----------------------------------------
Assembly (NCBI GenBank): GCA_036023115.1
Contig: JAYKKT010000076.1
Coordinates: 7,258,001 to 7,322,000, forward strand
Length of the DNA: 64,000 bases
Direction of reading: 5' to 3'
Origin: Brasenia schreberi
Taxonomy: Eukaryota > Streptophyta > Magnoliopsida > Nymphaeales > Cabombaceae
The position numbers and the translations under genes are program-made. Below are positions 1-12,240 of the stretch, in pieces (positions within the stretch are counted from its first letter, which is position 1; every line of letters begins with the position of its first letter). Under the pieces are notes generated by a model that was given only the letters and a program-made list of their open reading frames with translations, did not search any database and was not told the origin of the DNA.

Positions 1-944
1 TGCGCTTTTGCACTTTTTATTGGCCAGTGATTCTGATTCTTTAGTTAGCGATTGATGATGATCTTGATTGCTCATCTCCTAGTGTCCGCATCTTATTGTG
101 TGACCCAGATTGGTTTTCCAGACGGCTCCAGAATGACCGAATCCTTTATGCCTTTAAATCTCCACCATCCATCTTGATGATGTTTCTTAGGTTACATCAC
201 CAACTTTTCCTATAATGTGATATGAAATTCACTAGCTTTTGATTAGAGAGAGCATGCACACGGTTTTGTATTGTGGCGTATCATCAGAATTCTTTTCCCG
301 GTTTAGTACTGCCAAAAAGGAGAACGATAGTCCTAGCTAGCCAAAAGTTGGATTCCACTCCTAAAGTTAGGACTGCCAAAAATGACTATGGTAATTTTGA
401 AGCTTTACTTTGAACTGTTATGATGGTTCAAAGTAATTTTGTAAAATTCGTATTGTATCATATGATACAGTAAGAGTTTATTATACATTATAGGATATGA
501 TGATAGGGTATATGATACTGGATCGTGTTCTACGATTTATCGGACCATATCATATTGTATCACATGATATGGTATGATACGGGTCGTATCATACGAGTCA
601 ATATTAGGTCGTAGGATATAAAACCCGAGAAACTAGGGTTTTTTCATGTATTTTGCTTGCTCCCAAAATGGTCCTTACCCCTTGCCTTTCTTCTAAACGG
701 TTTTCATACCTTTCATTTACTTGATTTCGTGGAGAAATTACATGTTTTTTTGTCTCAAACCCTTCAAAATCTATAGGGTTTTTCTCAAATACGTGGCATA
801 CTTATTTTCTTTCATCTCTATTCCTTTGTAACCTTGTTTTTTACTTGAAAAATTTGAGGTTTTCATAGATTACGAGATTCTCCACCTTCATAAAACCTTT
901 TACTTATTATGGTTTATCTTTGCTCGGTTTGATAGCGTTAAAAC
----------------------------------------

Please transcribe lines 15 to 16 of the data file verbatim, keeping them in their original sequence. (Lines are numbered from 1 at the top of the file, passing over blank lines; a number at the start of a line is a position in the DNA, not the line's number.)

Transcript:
501 TGATAGGGTATATGATACTGGATCGTGTTCTACGATTTATCGGACCATATCATATTGTATCACATGATATGGTATGATACGGGTCGTATCATACGAGTCA
601 ATATTAGGTCGTAGGATATAAAACCCGAGAAACTAGGGTTTTTTCATGTATTTTGCTTGCTCCCAAAATGGTCCTTACCCCTTGCCTTTCTTCTAAACGG